European Commission's Golden Visas Warnings Unfair - IMC

Tom Burroughes Group Editor London 24 January 2019

European Commission's Golden Visas Warnings Unfair - IMC

Controversy about citizenship/residency-by-investment programmes refuses to die down.

The industry group representing the “golden visa” market yesterday criticised the European Commission’s report warning about these programmes. The Investment Migration Council said the Commission’s report was unbalanced.

“These programmes create genuine societal advantage not just through increased government revenue, employment creation and enhanced infrastructure spending, but through the generation of new opportunities across all levels of society,” the IMC said in a statement. 

“National statistics of Malta, Greece, Latvia, Spain and Portugal reflect the contribution made through foreign direct investment,” it continued. Small countries’ benefits from these programmes were not noted by the Commission, it said.

Dozens of nations in Europe, and further afield in Asia and the Caribbean for example, operate such visa programmes, typically targeting high net worth individuals and requiring a minimum investment in return for a passport or residency of some kind. These programmes are controversial: the UK recently suspended its Tier 1 Investor Visa regime pending a review; a few years ago, Canada also suspended its scheme amid political controversy. The IMC has actually criticised schemes deemed to be poorly conceived, such as that of Hungary. Montenegro and Moldova are the latest countries to roll out these programmes.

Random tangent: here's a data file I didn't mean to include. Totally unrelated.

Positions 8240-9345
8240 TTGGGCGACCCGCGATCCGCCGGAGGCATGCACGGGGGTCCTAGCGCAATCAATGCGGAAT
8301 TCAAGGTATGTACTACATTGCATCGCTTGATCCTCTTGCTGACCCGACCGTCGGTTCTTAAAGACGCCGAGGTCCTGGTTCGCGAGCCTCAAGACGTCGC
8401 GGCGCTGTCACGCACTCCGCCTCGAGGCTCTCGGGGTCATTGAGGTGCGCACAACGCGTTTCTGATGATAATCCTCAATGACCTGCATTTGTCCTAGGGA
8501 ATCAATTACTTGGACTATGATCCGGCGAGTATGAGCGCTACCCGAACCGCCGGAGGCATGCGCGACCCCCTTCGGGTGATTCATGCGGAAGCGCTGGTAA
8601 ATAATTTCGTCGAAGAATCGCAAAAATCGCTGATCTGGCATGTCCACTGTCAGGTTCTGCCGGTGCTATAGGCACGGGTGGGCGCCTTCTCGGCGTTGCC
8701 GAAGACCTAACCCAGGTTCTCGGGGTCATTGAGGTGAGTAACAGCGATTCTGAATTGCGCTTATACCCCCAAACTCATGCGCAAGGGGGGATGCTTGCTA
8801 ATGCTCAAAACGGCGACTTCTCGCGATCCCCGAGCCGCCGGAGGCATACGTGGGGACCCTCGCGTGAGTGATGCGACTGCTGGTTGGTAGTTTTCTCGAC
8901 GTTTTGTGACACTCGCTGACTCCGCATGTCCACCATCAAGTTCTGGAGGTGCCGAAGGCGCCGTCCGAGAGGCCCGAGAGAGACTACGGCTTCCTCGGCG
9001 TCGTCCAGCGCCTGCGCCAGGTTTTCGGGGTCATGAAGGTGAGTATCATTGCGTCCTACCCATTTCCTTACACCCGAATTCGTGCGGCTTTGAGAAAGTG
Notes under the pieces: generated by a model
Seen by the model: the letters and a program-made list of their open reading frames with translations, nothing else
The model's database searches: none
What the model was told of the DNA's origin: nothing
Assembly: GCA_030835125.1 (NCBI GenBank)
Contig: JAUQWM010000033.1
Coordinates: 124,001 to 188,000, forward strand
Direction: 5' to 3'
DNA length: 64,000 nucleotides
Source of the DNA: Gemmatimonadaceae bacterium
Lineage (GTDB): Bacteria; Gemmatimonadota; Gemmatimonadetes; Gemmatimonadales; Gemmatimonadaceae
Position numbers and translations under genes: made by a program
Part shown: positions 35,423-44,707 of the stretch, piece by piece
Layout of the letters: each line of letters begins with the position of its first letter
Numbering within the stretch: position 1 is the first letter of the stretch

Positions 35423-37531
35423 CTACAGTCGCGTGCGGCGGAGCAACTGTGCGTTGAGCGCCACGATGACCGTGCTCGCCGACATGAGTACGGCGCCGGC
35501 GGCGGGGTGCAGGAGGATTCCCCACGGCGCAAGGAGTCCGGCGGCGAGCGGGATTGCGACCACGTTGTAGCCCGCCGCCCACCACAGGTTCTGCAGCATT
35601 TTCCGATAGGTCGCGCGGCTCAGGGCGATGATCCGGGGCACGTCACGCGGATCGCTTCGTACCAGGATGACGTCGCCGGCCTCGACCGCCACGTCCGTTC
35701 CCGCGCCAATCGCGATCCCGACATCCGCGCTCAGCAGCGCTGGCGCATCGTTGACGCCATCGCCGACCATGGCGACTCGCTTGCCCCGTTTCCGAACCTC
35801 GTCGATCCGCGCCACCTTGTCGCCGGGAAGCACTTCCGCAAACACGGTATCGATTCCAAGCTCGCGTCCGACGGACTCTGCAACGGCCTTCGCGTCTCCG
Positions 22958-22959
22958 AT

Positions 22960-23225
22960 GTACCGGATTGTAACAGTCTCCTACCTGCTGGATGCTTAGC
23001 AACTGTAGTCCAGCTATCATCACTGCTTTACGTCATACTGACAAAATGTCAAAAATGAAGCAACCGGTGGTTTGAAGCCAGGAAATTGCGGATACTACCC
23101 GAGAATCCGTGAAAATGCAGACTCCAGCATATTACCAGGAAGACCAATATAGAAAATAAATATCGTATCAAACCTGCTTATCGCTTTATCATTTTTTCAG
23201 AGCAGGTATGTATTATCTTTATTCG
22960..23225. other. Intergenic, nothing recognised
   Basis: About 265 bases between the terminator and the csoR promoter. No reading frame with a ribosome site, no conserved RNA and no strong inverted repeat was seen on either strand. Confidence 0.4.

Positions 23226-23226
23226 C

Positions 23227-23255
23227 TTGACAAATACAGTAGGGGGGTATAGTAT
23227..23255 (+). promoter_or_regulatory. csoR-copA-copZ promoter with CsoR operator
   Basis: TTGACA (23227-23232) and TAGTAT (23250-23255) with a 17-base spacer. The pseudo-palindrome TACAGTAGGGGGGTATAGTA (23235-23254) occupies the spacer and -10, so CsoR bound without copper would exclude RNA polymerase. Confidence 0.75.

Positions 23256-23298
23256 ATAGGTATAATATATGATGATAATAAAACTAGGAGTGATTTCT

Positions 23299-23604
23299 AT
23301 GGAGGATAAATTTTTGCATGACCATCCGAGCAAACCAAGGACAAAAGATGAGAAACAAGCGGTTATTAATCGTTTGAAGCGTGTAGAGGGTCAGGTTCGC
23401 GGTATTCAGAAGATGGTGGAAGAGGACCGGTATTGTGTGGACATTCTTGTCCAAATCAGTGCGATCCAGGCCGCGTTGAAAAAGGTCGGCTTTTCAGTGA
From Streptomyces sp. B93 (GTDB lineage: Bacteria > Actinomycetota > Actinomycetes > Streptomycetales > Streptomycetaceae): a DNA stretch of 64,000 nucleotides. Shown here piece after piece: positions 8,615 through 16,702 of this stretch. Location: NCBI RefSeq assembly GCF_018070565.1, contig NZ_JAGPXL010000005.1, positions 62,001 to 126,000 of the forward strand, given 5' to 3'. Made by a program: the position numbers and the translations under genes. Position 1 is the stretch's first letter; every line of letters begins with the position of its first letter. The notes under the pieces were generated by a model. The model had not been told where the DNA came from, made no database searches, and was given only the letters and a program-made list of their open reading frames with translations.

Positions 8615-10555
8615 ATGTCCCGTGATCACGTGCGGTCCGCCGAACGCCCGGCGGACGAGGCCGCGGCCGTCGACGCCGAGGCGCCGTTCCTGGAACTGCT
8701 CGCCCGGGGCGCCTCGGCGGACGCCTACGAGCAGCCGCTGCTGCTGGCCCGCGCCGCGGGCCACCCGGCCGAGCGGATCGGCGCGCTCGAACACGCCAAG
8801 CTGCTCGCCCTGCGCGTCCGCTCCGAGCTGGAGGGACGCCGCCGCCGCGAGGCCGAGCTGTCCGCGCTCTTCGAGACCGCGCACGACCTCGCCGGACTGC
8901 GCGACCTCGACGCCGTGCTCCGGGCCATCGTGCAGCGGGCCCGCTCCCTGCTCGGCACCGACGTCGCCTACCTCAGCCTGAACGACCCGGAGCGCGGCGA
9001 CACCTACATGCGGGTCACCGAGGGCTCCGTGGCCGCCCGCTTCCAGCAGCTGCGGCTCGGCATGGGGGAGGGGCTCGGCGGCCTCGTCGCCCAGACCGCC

With Europe hit by money laundering scandals in several jurisdictions, HNW visas are coming under pressure as a potential crack in the wall. 

The Commission yesterday issued a paper, Investor Citizenship and Residence Schemes in the European Union, and stated: “Investor citizenship and residence schemes pose risks for the Member States and the Union as a whole, including in terms of security, money laundering, corruption, circumvention of EU rules and tax evasion.” It is creating a “group of experts” to monitor these programmes.

The IMC argued that operators of such programmes had nothing to fear from high transparency and rigorous checks.

“We support enhanced transparency by putting in place better risk management, control systems and oversight mechanisms, as well as calls for greater cooperation on information-sharing about applicants for citizenship and residency; in fact the IMC stands ready to cooperate with legislators as other industry bodies do. In actual fact, we are proactively working with our industry members and countries to conduct research into the following areas we independently have identified as priorities: National Security and Investment Migration (IM); Societal Benefits of IM; Financial Crimes and IM,” it said. 

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